Planted garden with accessories
Planted garden
Planted garden

Container Fever in the Winter

The graceful lines of the evergreen Carex 'Evergold' looks good all the time
The graceful lines of the evergreen Carex ‘Evergold’ looks good all the time

Start with Perennials

A few daffs are blooming, I started feeding sugar syrup to the bees, and it is mud season here in Maryland, but I am already getting the itch which I can only satisfy by making up some early containers.  Most people just plant their containers in mid-May, and try to make them last all summer into Fall. But I am more successful if I start with a base of perennials and then add the seasonal plants when it warms up. There are very few plants that will look good all year-long or even for 6 months. I do rely on a few that have staying power and use them as a base to build on with other more seasonal plants. One of them is ‘Evergold’ Carex. This shade loving evergreen grass looks good 365 days of the year so I really like using this in containers for shade. This plant has been in my containers for 4 years and is thriving. For an alternative, the Hakenochloas or Japanese Forest Grass is another one that would work.

Hakenochloa 'All Gold'
Hakenochloa ‘All Gold’

Three more plants that look good planted in a container all year-long is Heuchera, Lamium, and Bergenia. Heuchera or Coral Bells can look a little bedraggled but as soon as it warms up, it is stellar. I had both of these containers outside my bedroom all winter long and could enjoy them without doing a thing.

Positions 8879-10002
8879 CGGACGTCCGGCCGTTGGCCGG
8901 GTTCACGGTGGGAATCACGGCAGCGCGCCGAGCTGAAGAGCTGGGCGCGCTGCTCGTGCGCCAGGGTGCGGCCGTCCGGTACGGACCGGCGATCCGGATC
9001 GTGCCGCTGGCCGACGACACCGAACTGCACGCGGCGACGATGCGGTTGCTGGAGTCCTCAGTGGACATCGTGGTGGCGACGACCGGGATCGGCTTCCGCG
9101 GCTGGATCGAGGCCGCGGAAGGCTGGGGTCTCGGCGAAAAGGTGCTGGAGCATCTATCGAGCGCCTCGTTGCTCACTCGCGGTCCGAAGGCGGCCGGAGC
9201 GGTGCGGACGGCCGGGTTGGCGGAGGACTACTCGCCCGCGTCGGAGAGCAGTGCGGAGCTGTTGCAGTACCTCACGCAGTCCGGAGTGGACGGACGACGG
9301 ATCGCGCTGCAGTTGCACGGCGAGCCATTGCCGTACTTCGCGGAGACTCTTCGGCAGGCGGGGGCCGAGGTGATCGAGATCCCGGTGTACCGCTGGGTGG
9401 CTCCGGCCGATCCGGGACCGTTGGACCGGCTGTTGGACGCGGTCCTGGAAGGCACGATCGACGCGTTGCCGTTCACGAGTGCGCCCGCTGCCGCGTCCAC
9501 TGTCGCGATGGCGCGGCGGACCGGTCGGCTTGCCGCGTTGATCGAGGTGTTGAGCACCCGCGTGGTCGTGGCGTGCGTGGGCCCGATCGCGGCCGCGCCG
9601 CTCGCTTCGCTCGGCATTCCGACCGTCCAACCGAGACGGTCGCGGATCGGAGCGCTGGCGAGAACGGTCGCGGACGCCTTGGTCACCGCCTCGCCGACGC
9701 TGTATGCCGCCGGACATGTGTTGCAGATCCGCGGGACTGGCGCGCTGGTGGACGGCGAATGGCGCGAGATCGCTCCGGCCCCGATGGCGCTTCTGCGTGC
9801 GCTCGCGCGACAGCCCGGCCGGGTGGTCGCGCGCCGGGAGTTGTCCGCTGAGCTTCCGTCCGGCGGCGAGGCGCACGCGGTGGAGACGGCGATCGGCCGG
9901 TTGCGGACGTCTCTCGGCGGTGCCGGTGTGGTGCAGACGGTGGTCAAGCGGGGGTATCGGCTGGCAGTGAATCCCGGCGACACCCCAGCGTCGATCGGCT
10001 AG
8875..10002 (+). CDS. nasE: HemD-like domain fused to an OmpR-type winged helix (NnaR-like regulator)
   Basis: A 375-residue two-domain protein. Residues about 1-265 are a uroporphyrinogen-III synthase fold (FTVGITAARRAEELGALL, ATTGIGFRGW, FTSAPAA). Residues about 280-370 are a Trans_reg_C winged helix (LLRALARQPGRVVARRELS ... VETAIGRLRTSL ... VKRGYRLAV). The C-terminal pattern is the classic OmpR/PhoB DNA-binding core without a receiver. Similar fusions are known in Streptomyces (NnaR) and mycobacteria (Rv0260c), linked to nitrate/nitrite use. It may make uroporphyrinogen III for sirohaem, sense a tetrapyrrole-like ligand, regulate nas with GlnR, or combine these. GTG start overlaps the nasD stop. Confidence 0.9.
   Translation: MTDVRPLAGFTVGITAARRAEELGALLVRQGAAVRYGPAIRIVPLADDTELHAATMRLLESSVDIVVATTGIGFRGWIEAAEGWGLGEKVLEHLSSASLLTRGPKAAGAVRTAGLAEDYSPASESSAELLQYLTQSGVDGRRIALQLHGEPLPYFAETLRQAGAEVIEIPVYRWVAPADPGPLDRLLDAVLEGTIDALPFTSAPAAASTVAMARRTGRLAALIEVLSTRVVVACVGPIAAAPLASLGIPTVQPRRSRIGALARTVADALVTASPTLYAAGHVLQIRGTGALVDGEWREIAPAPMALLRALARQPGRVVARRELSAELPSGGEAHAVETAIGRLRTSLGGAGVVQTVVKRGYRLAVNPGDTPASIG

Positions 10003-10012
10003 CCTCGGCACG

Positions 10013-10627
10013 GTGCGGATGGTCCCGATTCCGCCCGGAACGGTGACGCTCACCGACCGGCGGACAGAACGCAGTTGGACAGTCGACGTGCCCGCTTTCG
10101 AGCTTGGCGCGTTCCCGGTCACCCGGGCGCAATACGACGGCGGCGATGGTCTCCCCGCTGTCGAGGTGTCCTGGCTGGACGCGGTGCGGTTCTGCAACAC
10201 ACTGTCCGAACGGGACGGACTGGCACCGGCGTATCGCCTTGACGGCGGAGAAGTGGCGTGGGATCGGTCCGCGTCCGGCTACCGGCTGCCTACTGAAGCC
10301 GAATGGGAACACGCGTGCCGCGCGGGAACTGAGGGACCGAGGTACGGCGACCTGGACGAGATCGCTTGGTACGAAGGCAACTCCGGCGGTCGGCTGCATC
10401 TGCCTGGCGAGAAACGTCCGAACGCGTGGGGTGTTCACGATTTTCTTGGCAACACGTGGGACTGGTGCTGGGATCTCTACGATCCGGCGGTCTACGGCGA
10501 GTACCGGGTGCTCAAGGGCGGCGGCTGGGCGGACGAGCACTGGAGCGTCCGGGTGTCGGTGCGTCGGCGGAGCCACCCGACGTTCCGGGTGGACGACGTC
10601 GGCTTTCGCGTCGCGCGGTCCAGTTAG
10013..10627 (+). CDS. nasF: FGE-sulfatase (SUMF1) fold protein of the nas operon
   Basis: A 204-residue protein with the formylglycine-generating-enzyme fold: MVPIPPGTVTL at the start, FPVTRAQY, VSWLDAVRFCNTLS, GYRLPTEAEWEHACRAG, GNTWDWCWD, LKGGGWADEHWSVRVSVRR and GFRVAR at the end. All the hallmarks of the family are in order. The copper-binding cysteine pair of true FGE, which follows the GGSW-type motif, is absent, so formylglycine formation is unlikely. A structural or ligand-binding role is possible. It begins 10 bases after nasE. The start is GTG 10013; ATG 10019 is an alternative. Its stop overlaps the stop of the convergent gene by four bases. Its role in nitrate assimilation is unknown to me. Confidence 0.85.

Bergenia with its large leaves has burgundy highlights in the Winter. Lamium is hanging down the side and 'Southern Comfort' Heuchera is on the right.
Bergenia with its large leaves has burgundy highlights in the Winter. Lamium is hanging down the side and ‘Southern Comfort’ Heuchera is on the right.

If the plants get too large, I can always chop out some pieces and replant in the garden. Also, in the fall, I do cut them back a little to get new growth. Now I just have to get some pansies to add to these for a pop of color and I am done until mid- May when I rip out the pansies and put a summer bloomer in its place.

Heuchera americana 'Green Spice'
Heuchera americana ‘Green Spice’ (Photo credit: Wikipedia)

Other perennials that you can use are ferns, large grasses, evergreen sedums, hellebores, conifers, and ivies.

Fern
Fern (Photo credit: hartjeff12) Ferns are excellent in containers

I know everyone is beginning to think about planting containers and here is a great link to get you started.